The city’s black paper, the Buffalo Criterion, published it, along with letters expressing outrage. “It is far more desirable to have interracial couples dancing publicly in a wholesome chaperoned situation,” wrote Lydia W. Evans and Harriette H. Everette, “than to see numbers of white teen-age girls seeking out Negro men in the Negro neighbourhoods; and conversely, to see white men obtrusively forcing their attentions on Negro girls at the various night spots as well as on the streets.” Letters also filled Toronto’s dailies, all of which condemned WGR and discrimination—one writer went as far as calling segregation “the same problem which is rushing us toward the nightmare of a third world war.”
While stories about the incident made into the black press and prominent American papers, like the New York Times, Toronto papers over the next week were filled with editorials and wire stories about segregation elsewhere south of the border. Some offered hope, such as the ejection of three segregationist school board members during a recall election in Little Rock, Arkansas, who were supported by Governor Orval Faubus (whose efforts to hold back progress inspired the release later that year of Charles Mingus’s jazz classic “Fables of Faubus”). Others played into fears about interracial mixing, such as Alabama state senator E.O. Eddins’s call to ban the children’s book The Rabbits’ Wedding because it depicted the nuptials of black and white bunnies. ”If we are not careful,” Sally Furlong wrote in a letter to the Telegram, “a black and white kitten will soon find difficulty in finding a home because of its doubtful ancestry!”
On June 1, the Johnstons received an apology from DeVries:
In connection with the incident of last Saturday on WGR-TV I have been informed of, and have read, certain statements made by one of our employees that are not in keeping with this station’s policy. I personally regret the hasty action on the part of this individual and want you to know that the action he took was on his own initiative and did not reflect the policy of management. We indeed regret this matter and you have our apology for any embarrassment caused by this treatment.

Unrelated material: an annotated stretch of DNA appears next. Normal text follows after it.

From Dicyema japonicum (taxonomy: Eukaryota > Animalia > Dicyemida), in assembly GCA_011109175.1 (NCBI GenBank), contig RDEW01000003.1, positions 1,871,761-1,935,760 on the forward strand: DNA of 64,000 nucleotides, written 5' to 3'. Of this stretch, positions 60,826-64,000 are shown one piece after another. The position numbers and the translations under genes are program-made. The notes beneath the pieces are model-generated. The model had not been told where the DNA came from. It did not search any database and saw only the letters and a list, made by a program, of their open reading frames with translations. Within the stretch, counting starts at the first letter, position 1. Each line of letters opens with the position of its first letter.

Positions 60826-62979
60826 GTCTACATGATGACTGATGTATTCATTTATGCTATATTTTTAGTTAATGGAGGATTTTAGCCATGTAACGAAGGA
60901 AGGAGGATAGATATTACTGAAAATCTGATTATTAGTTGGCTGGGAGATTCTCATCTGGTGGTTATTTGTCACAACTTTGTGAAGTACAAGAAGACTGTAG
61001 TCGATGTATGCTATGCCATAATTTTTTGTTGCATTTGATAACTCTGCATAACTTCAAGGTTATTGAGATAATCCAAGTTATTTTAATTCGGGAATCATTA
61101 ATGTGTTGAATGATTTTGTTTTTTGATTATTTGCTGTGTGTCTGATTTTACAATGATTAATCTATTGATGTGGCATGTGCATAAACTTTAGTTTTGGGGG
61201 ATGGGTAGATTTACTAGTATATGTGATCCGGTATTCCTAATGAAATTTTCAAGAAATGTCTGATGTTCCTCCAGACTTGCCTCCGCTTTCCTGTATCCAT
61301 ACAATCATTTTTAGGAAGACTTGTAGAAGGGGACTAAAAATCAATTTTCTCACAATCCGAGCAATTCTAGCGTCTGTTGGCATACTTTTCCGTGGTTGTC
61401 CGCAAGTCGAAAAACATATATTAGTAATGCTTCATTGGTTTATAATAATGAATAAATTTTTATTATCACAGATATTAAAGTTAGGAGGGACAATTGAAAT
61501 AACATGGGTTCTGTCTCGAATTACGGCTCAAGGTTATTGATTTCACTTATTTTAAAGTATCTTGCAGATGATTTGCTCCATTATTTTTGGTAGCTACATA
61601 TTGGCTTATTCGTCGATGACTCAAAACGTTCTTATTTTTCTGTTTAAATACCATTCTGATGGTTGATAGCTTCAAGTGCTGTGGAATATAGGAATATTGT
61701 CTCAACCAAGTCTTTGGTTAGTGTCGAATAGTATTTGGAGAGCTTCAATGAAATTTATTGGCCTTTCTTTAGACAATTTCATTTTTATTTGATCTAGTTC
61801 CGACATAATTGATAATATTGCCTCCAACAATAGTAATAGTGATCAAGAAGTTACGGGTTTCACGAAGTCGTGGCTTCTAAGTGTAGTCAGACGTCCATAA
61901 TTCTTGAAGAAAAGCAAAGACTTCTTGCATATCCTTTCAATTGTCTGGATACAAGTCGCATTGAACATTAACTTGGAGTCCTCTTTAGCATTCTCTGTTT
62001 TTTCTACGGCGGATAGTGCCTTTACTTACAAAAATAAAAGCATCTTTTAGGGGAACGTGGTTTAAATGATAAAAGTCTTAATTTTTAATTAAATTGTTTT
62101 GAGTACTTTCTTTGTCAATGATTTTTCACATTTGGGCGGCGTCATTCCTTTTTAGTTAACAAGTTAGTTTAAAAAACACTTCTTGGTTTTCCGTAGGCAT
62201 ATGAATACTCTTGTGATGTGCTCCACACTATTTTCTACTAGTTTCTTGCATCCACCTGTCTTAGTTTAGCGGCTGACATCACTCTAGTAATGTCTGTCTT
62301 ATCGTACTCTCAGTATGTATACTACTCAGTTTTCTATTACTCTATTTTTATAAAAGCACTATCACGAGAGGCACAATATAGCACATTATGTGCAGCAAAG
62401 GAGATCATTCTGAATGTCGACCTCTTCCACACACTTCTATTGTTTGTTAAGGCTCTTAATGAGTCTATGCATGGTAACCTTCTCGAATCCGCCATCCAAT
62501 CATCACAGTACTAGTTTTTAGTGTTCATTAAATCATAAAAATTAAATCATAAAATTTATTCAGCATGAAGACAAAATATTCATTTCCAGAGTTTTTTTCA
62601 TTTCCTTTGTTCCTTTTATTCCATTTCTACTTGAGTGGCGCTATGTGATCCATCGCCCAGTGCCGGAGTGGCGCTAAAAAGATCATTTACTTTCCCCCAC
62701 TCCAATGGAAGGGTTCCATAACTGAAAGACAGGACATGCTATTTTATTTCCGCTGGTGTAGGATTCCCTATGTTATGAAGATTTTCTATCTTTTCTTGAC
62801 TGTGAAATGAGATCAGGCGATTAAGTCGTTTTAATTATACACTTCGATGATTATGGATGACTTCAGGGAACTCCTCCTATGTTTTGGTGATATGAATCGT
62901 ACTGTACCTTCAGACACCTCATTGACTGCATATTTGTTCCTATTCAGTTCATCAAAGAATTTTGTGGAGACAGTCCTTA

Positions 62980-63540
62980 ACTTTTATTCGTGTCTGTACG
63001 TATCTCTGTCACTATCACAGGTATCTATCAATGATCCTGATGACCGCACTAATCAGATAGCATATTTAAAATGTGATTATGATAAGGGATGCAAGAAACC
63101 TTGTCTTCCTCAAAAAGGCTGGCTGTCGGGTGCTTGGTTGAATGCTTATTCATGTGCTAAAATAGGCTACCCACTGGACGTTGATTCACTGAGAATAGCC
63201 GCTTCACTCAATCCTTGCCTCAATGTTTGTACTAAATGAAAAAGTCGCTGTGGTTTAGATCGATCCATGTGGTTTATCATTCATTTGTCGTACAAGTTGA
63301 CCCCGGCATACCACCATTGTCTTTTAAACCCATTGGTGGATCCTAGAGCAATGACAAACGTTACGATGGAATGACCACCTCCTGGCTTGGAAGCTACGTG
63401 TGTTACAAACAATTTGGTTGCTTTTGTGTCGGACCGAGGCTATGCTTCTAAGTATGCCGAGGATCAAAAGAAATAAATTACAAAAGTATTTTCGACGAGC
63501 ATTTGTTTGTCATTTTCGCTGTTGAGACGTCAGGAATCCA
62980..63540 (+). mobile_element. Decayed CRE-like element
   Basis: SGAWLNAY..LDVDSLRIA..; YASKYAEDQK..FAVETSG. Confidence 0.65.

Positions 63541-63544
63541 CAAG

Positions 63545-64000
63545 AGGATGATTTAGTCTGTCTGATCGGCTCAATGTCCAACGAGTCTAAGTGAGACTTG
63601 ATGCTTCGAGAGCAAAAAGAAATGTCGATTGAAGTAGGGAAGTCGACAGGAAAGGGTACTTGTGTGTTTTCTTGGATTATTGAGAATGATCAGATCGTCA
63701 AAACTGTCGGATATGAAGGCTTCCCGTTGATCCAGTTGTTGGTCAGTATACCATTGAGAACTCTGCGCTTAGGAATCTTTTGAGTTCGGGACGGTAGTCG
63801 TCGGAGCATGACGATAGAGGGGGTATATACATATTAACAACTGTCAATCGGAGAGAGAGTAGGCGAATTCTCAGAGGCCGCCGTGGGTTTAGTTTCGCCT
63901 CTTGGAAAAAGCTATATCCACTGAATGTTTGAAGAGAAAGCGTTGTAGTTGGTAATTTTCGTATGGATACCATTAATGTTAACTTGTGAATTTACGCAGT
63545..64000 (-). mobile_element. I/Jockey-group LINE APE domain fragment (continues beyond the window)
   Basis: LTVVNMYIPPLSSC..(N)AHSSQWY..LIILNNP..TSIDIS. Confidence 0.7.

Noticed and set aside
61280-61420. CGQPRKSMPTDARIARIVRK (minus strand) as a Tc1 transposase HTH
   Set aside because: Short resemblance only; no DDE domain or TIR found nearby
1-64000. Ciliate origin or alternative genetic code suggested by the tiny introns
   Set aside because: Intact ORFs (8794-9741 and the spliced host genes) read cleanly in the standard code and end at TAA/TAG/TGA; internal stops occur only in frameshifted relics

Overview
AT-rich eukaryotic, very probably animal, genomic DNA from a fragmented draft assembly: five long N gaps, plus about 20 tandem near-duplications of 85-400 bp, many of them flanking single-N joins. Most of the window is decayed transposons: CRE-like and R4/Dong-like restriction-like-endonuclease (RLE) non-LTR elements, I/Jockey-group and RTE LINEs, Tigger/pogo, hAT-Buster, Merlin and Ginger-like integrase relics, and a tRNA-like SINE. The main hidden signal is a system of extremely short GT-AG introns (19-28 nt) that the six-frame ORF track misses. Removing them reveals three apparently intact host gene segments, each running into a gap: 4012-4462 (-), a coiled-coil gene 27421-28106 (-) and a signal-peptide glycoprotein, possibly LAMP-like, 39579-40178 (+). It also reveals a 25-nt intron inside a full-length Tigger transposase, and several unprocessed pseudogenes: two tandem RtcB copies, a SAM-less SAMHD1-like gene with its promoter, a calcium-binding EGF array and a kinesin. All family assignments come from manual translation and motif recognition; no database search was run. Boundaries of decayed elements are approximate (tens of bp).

Leonard accepted the apology on behalf of his son and “all Canadians who believe in democracy.” While New York governor Nelson Rockefeller ordered further investigation, Leonard rejected suggestions he sue WGR. “As far as an international situation is concerned, I don’t want my son in the middle of it.”
Pat Fagan continued to work for WGR (which became WGRZ in 1983) in a variety of posts, including anchoring the 11 o’clock news. He moved on to New York City in 1968, working in the news divisions at ABC and NBC.
Stanley Grizzle finished a respectable third in York East in the 1959 provincial election, earning just over 9,000 votes in Ontario’s largest riding. He was appointed to the Ontario Labour Relations Board the following year. In 1978 he became the first black citizenship judge. Among the many honours Grizzle, who turns 98 this year, has received is a park bearing his name across from Main Street station. Among his children is Nerene Virgin, best known for playing Jodie on Today’s Special.
During the years he worked as a railway porter, Leonard Johnston set aside $16 a week toward his dream of opening a bookstore which illuminated black culture. In 1968, he and his wife Gwendolyn launched Third World Books and Crafts, which thrived for over 30 years as an intellectual centre within the community. The store faced its share of bigots—during its early years, windows were defaced with swastika graffiti. Discussing racism in a 1970 interview with the Globe and Mail, he felt Canada wasn’t much different from the United States.
The only difference is in degree and percentage. If there were more blacks here it would be the same. America’s racism is raw, it’s out front. Here, it’s covered up. Sure, there’s peace and tranquility here, there’s very little in the way of discrimination. But the situation here now is like pre-war Germany, where the Jews thought they were Germans. They weren’t, and we’re not Canadians. If a depression comes, we’ll be niggers again.
Additional material from Race, Riots, and Roller Coasters by Victoria W. Wolcott (Philadelphia: University of Pennsylvania Press, 2012); the May 25, 1959, May 26, 1959, June 2, 1959, and November 7, 1970 editions of the Globe and Mail; the May 25, 1959, May 28, 1959, June 2, 1959 and June 4, 1959 editions of the Toronto Star; and the May 25, 1959, May 26, 1959, and June 2, 1959 editions of the Telegram.